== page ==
For some strange reason goaltenders are often taken in the third round or later. That distorts the averages even further against you if you are a forward or defenseman.
I am going to list the 31 NHL teams as reported by The Hockey Writers in terms of their minor-league systems. It will definitely surprise you.
I will also attempt to list the number of first- and second-round picks in each organization at the development level. As mentioned above, third- to seventh-round picks are really only AHL-caliber talent in the majority of the situations. Teams that have more first- and second-round picks generally have a superior talent pool of future NHL-caliber talent.
When doing the research for this article, I spent 11 hours examining all the first-and second-round draft picks for all 31 NHL franchises. I would not advise you to do so unless you really want to be fully discouraged.
|The Hockey Writers 2017-18 Rankings of NHL Teams Farm Systems|
|5 first-round picks in their development system;
7 second-round picks in their development system
|2.||Tampa Bay||3 first round; 10 second round|
|3.||Carolina||4 first round; 7 second round|
|4.||Winnipeg||5 first round; 5 second round|
|5.||Arizona||6 first round; 5 second round|
|6.||New Jersey||4 first round; 5 second round|
|7.||Vancouver||5 first round; 4 second round|
|8.||Calgary||5 first round; 5 second round|
|9.||Toronto||3 first round; 5 second round|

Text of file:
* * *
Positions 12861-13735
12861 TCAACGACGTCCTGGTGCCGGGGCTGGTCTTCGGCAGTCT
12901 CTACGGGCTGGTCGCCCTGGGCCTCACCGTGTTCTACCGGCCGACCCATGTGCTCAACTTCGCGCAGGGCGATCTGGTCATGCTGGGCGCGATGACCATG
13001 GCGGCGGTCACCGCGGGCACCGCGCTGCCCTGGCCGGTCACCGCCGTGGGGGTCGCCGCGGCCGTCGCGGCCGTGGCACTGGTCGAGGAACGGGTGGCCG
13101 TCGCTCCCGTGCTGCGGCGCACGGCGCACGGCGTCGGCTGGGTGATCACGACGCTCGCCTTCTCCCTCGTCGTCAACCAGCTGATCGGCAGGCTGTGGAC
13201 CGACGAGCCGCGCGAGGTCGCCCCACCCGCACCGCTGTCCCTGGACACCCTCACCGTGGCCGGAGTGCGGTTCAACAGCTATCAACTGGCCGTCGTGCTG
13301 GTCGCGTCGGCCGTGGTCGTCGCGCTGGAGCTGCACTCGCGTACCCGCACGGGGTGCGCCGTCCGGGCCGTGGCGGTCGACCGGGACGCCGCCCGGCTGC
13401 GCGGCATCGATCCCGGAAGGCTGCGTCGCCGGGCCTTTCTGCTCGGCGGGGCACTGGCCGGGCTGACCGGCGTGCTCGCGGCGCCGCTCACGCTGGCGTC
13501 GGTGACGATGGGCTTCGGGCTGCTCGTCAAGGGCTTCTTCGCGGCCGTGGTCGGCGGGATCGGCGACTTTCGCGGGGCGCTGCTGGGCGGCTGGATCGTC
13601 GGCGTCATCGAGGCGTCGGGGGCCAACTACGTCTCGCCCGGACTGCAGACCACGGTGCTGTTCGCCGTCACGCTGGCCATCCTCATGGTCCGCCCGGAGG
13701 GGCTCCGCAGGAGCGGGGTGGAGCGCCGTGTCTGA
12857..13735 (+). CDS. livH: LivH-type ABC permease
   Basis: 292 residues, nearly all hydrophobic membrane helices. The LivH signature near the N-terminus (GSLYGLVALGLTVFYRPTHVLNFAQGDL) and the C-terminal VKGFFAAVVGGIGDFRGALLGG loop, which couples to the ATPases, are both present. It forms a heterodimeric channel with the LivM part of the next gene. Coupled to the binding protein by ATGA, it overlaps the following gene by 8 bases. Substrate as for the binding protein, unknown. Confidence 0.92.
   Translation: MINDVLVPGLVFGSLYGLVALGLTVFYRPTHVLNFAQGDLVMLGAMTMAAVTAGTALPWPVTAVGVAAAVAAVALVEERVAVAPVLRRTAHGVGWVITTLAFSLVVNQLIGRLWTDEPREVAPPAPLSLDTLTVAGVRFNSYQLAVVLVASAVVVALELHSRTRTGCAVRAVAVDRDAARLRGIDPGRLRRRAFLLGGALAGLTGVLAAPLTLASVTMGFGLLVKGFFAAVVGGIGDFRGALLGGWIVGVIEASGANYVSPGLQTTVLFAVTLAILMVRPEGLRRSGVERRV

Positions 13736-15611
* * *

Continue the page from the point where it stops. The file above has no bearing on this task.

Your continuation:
|10.||Detroit||4 first round; 5 second round|
|11.||Dallas||7 first round; 3 second round|
|12.||Boston||7 first round; 3 second round|
|13.||Columbus||3 first round; 3 second round|
|14.||Vegas||4 first round; 2 second round|
|15.||NY Islanders||5 first round; 2 second round|
|16.||St. Louis||5 first round; 4 second round|
|17.||Nashville||3 first round; 6 second round|
|18.||Colorado||3 first round; 4 second round|
|19.||Minnesota||2 first round; 3 second round|
|20.||Buffalo||2 first round; 6 second round|
|21.||Edmonton||2 first round; 4 second round|
|22.||Florida||2 first round; 4 second round|
|23.||NY Rangers||2 first round; 3 second round|
|24.||Los Angeles||2 first round; 3 second round|
|25.||Washington||3 first round; 2 second round|
|26.||Anaheim||3 first round; 5 second round|
|27.||Ottawa||4 first round; 3 second round|
|28.||Montreal||4 first round; 2 second round|
|29.||Chicago||3 first round; 5 second round|